WHY I FOUND AMOS YEE OFFENSIVE & DESERVING OF PUNISHMENT

Dear All Singapore Stuff,

Some obviously don’t find Amos’ video to be offensive. Howard Lee from TOC says he’s a Catholic but he was “hardly offended” even though Yee touched on Christianity in “ways that are stunningly and obviously inaccurate.” As of today, April 4, 3,400 people have signed a petition calling for the release of Amos and stating that they are not offended. Even Alfian Sa’at, a local playwright, said that he was slightly irrated but still not offended as he was used to Amos’ anti-theistic critiques.

So why am I offended? And am I the only one? Judging by the many virulent comments on Facebook, I doubt I am alone. Many others were offended, and rightly so. We aren’t being petty or unforgiving; we just are offended and rightly so. Being offended and being willing to forgive the perpetrator are two separate things; in fact, there’s nothing to forgive if you won’t the one who was personally aggrieved by the offender’s actions.

What was it about Amos Yee’s video that was so offensive? It’s plainly obvious that Amos had intended to provoke people by using vulgarities and by calling almost one quarter of Singaporeans (all who had paid their respects to LKY) “necrophiliacs sucking Lee Kuan Yew’s dick”. When someone accuses you of something so obscene, so derogatory, it’s hard to say you’re not offended. Amos thought of the most meaningless and insulting form of name-calling he could, given the occasion, and he took it to maximum effect, repeating it three times in 8 minutes. How could I not be offended? Amos wanted to be offensive and he succeeded.

I’m not offended because he insulted LKY and gloated about his death because I’m not LKY and I don’t really identify myself with him. But many other Singaporeans do and an insult on their leader is like an insult on themselves, because they so closely identify themselves with LKY. I can understand this. I would feel offended too if I had a benefactor who gave me a decent job, provided me with affordable housing and allowed me to send my kids to school at almost no cost. Then along comes some kid who has no idea what he’s talking about, and it is as if he is pissing on my benefactor’s grave. I would feel really offended too.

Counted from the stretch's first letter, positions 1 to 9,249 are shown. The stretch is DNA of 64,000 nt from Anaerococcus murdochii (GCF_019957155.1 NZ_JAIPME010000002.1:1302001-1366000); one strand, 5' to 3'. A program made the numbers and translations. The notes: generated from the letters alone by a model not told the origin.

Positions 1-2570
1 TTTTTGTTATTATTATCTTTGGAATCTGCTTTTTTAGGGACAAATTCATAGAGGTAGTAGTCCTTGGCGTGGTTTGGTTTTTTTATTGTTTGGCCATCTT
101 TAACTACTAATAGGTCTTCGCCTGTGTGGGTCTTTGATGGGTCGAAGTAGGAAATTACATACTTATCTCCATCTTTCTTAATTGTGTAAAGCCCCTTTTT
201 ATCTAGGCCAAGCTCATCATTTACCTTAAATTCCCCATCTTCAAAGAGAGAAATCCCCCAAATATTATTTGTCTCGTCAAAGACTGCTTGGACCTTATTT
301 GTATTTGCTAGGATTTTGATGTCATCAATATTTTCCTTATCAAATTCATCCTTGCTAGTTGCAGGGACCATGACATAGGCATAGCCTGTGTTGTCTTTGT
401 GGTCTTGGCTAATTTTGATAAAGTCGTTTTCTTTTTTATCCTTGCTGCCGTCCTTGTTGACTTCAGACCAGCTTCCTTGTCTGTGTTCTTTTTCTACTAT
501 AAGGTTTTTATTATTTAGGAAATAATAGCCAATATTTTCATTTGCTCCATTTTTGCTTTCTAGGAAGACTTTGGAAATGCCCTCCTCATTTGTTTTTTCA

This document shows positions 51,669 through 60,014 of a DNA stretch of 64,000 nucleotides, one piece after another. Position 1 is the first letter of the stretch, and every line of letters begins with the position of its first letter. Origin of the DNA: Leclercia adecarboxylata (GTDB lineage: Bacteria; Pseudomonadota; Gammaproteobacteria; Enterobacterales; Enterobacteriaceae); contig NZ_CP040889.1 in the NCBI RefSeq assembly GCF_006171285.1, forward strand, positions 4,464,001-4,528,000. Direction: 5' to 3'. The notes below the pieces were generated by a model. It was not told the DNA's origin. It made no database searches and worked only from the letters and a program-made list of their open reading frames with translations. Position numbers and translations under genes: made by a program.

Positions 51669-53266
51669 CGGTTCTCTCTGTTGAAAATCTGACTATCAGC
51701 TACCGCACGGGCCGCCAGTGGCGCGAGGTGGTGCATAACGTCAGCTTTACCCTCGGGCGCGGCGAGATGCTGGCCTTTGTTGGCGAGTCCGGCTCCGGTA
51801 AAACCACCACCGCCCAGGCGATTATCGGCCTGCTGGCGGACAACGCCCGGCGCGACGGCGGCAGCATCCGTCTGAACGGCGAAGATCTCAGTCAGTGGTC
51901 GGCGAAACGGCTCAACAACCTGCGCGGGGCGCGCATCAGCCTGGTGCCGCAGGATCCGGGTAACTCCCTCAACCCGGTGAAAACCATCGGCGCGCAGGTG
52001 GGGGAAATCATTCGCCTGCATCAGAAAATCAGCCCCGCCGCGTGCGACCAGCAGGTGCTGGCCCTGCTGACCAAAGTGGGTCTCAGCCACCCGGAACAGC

And what about his remarks on Christianity? None of them were necessary for him to make his point. Instead, they were designed to provoke and offend. He drew the analogy because he said many “Christians seem to be a really big fan of him”. He therefore singled out this group of people for ridicule because he didn’t like how they supported LKY. He called their God, Jesus, power-hungry and malicious, deceptive, not actually compassionate and kind. He said the religion’s impact and legacy won’t last and implied that it was full of bull. He then called LKY’s followers “completely delusional and ignorant, and have absolutely no sound logic or knowledge about him that is grounded in reality, which Lee Kuan Yew very easily manipulates, similar to the Christian knowledge of the Bible and the work of a multitude of priests.” That’s a lot of derogatory remarks for one small segment of the video. How is a Christian supposed to not be offended? It was a crude and blatant attack on Christianity. There was no argument or logic involved, just a series of accusations and offensive remarks.

Identifying with the leader of your religion, especially your God, is part of any religion. In Christianity, Christians feel offended whenever their Jesus is criticised. Sometimes the criticism comes about as part of an intellectual discourse with well-formulated arguments, and devotees don’t mind. But what Amos did was very different. It was a meaningless attack that had no intellectual foundation. Christians have every right to feel offended. That they have not resorted to violence is an indication of their self-restraint, not an indication that Amos Yee’s video wasn’t offensive.

Sure, Amos may have made some good points about income inequality and so on, but that doesn’t change the fact that he made offensive remarks which he should be held accountable for. I don’t think he deserves a serious penalty like a jail term. A small fine would suffice but we can’t just ask the Government to release him. There are consequences for making offensive remarks and hurting others and Amos must face them. What he did was harmful to others. That harm wasn’t physical, but it was still harm nonetheless and the Government therefore has a duty to punish the perpetrator.

Ronald Chan
A.S.S. Contributor

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